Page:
Statement on the Assisted Dying Bill

On Friday 11 September 2015 the House of Commons sat to debate the “Assisted Dying Bill”.


I have heard from many of my constituents some who were for the Bill and others who are against the Bill. I have considered all the representations that were made to me.


Those in favour of the Bill argue that it is needed to relieve the suffering of the dying.  Dying is not an easy matter for anyone but there have been advances in pain relief and ways to alleviate distress to manage the process of dying. In my view, improving palliative care and hospice at home throughout the country is the better alternative to assisting someone to take their own life.


Evidence from around the world shows that feeling a burden on those around them, being depressed or anxious was cited as reasons for proceeding with assisted dying. Unfortunately those reasons would fit the criteria set out in the Bill and so people would be under pressure to choose assisted suicide.  Also 64% of disabled people have real concerns about moves to legalise assisted suicide.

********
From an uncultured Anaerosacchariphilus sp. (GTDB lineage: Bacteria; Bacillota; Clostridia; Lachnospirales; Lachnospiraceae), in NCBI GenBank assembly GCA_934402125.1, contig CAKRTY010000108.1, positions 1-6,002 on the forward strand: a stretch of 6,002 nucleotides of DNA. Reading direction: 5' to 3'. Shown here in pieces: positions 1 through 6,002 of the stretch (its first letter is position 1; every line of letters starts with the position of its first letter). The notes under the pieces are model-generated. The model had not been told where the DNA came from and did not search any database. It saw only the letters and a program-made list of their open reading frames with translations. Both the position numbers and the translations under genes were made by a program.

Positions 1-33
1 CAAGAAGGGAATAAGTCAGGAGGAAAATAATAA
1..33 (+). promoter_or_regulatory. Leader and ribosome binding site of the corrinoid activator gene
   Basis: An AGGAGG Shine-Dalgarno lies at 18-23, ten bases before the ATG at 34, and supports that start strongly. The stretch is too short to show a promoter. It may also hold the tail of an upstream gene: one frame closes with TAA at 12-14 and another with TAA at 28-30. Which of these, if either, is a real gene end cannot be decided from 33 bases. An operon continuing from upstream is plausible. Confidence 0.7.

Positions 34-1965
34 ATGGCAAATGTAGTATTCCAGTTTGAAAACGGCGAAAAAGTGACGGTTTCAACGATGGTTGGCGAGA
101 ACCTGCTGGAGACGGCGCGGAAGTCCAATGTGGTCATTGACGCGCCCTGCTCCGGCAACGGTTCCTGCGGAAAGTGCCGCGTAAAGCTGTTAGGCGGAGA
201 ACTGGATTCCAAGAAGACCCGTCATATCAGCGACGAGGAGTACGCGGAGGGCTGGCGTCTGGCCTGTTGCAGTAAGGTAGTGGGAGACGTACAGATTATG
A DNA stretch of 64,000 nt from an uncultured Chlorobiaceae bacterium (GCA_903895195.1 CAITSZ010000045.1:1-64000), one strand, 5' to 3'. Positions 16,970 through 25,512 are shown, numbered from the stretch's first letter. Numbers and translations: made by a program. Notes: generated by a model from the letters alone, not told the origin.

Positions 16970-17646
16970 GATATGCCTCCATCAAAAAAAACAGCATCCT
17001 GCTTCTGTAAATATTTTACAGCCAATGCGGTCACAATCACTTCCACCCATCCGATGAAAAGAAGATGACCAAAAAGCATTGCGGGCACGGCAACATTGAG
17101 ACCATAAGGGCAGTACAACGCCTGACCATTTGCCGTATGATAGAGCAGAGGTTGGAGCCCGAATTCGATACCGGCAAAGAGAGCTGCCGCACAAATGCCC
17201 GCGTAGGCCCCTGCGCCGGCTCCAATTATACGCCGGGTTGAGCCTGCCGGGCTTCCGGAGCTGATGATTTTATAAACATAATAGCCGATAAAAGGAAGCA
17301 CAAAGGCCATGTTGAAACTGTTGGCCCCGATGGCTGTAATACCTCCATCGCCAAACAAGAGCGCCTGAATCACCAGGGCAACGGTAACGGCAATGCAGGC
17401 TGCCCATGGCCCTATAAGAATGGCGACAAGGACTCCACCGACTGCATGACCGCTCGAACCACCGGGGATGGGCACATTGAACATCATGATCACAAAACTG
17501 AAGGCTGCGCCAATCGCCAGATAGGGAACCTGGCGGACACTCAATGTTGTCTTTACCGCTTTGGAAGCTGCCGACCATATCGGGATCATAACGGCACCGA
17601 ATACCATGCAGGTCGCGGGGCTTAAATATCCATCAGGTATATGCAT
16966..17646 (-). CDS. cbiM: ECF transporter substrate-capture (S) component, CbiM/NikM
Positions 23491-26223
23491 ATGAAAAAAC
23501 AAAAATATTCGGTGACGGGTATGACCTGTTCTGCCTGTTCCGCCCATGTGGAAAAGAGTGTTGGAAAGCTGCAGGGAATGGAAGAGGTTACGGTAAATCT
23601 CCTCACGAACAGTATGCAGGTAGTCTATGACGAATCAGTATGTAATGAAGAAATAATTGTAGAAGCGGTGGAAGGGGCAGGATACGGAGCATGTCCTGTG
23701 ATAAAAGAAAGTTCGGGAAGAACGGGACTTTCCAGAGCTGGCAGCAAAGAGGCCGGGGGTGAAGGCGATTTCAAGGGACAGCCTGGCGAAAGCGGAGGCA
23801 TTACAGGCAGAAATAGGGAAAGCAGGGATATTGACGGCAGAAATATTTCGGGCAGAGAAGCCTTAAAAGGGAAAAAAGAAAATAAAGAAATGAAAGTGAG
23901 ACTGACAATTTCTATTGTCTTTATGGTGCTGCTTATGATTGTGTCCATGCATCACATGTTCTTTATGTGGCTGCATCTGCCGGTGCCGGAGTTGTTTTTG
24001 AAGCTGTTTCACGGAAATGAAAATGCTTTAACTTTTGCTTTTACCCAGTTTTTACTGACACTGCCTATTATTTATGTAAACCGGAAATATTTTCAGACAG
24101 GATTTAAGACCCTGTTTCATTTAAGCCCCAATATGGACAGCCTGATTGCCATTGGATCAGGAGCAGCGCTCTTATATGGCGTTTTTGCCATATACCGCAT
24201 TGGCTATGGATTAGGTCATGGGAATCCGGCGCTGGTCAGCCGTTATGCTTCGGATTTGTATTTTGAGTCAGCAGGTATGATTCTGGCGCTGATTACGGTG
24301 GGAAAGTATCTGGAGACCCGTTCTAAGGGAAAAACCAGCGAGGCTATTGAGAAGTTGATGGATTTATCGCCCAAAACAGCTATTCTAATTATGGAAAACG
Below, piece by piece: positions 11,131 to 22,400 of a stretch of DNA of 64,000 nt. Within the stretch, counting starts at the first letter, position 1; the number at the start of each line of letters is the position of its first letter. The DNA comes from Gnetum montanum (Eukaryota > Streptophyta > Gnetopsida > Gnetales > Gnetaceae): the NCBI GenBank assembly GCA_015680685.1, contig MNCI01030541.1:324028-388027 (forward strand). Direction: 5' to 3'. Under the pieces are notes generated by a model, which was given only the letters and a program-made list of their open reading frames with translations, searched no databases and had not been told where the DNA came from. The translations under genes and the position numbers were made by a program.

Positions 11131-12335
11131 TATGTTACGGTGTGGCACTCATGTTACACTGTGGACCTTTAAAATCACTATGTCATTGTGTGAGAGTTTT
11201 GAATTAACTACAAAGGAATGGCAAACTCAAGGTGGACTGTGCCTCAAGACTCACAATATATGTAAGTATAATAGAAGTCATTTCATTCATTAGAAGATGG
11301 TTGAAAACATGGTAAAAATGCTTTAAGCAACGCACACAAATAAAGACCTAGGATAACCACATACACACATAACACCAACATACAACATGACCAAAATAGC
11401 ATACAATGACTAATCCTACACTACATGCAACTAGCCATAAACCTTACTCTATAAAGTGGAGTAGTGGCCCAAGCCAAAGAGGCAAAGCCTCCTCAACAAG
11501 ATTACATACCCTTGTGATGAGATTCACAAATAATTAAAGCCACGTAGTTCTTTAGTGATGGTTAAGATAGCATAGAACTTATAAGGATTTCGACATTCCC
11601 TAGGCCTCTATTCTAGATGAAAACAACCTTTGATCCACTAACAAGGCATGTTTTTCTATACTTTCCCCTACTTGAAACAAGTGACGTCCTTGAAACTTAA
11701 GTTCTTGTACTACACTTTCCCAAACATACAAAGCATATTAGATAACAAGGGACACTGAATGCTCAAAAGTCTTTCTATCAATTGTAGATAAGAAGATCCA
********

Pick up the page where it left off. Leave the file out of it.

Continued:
Successive surveys and many of the professional medical bodies say that the great majority of doctors are opposed to this legislation.  As they say, their role is to “do no harm and to extend not to foreshorten life”.


The Bill proposes a major change both to the criminal law and to principles underpinning medical practise.  An assisted dying law would send a message that if you are terminally ill taking your own life is appropriate to consider. The law as it stands is in line with social attitudes on suicide – that it is not something to be encouraged or assisted. We should provide people with proper care and help terminally ill people to live and die with dignity.


As a clinician said we are programmed to survive not to die. End-of-life care in our country  is far from perfect, yet opening the doors to doctor-assisted suicide is not the answer. We need investment in palliative care, not a weakening of the protection for those most vulnerable.


I voted against the Bill which was defeated Ayes: 118 ;  Noes:  330   a majority opposing the Bill of 212.   69% of MPs attended the commons to vote and so it would be unlikely that the Bill is presented in this Parliament. <br/>


A statement from the British Medical Association can be viewed here.

A statement from the Royal College of GPs can be viewed here.

A statement from the Royal College of Physicians can be viewed here.

The Guidance from the DPP can be viewed here.